Rogers went on to study at Arsenal Family & Children’s Center in Bloomfield. Founded by renowned child development experts Dr. Benjamin Spock, Margaret McFarland and Erik Erikson, the facility acted as a training ground for Rogers. McFarland, an associate professor in the Department of Psychiatry at the University of Pittsburgh, later became Rogers’ mentor and a consultant on the show.
“[Rogers] took that science that he was learning from them and he applied it to his wardrobe and to the physical set and his lyrics and everything about the program itself,” Behr says. “And he made it so seamless that as viewers we didn’t notice it. But there was an incredibly attentive intention behind his work.”
In “When You Wonder, You’re Learning,” which references both regional educational experts from Pitt, Carnegie Mellon University, the Children’s Museum of Pittsburgh and Rogers’ own colleagues, Behr says he and Rydzewski discuss how and why Rogers employed his enduring methods — and the ways in which it can be instructive to educators today.
“We talked about it as the Fred Method,” he says. “How do we share the Fred Method with parents, with teachers, with other caring adults, not only here in Pittsburgh, but around the world? Because it’s what the world needs right now.”
In her forward, as well as her conversations with Behr and Rydzewski for the six-chapter book, Rogers’ widow, Joanne Rogers, reminds readers that her husband was no saint; he felt anger and frustration just like anyone else. The chair emerita of Fred Rogers Productions, Joanne died in January 2021 at age 92.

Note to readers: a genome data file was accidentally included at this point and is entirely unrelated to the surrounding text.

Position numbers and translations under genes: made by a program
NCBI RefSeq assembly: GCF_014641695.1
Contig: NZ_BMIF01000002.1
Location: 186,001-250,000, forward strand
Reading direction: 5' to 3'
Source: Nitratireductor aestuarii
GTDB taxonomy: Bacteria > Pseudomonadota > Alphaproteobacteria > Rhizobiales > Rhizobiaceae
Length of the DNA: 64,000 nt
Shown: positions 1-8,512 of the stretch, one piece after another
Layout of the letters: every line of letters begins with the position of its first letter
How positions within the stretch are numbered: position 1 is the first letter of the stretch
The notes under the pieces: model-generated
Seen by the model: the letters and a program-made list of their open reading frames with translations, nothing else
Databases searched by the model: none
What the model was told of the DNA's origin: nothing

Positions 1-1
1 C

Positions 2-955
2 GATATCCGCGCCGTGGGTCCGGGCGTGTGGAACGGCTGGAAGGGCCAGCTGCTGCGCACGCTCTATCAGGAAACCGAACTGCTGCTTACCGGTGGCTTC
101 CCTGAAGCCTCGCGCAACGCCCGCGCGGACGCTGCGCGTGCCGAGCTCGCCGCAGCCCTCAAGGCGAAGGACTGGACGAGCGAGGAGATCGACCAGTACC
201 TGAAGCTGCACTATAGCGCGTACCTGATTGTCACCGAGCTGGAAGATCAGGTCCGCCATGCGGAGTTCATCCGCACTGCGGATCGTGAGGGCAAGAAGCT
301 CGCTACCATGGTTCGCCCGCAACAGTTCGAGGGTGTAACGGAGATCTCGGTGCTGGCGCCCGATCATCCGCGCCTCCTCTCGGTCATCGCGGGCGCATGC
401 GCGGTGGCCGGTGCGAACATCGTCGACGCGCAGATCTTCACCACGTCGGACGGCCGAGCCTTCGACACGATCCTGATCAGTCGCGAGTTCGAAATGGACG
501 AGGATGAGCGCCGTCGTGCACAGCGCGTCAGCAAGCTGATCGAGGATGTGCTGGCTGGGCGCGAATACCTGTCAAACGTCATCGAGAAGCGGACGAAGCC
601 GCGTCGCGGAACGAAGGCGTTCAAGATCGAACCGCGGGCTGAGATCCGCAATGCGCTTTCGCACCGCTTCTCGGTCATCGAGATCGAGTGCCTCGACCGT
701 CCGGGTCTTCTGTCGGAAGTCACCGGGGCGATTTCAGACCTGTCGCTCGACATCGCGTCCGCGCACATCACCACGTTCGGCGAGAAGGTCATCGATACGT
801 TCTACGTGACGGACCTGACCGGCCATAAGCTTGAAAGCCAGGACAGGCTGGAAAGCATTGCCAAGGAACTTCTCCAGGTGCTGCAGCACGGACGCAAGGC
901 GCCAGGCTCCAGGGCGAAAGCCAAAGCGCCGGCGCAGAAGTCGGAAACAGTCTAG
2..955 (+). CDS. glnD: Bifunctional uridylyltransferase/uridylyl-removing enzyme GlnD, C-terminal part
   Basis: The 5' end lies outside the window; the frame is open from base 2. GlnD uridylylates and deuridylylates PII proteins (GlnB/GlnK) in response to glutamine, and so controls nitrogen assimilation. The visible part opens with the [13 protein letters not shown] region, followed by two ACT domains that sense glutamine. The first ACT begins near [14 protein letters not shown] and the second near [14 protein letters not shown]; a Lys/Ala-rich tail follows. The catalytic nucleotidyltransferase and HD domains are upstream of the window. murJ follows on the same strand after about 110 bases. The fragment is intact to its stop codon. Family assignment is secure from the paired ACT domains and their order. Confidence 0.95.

The forward for the book, in which she praised the authors for breaking down “the tools for learning that Fred taught and the reasons they’re still significant” was one of the last things she wrote, according to Rydzewski.
“She wrote that no one worked harder at being Fred Rogers than Fred Rogers himself,” Rydzewski says. “Every last one of us can do a version of what Fred did. In a lot of ways, our book is about how people are doing just that.”
That concept, he says, is both a relief and a huge responsibility.
“If Fred could do it, then so can everyone else, but it takes a ton of work,” he says. “Gregg and I are still trying to live up to that level in our own personal lives, but it is possible.”
Since “When You Wonder, You’re Learning” was published in April 2021, Behr and Rydzewski have virtually, and in person, traveled around the country to talk about it. Rydzewski says one of the most gratifying reactions to the book is when people approach him to tell him Rogers changed, and in some cases saved, their life.
“Fred has been gone almost 20 years and his impact has not diminished at all,” he says. “It’s astounding what one man and small team were able to do with intention and science and a deep sense of caring about their neighbors.”
A paperback version of “When You Wonder, You’re Learning,” available in April, will include discussion guides as well as updated information for educators. Behr says he and Rydzewski are seeing more and more regional schools, among them Seneca Valley, New Wilmington and Duquesne City school districts, use the book for professional development and strategic planning.
And while the authors say they filed away enough information to fill a second book, their immediate hope is to continue to amplify Rogers’ work and how it can be applied to modern learning, something Rydzewski calls an honor.
“If I could do that for the rest of my life, I would,” he says.
“When You Wonder, You’re Learning,” can be found online and in bookstores. For more information, visit here.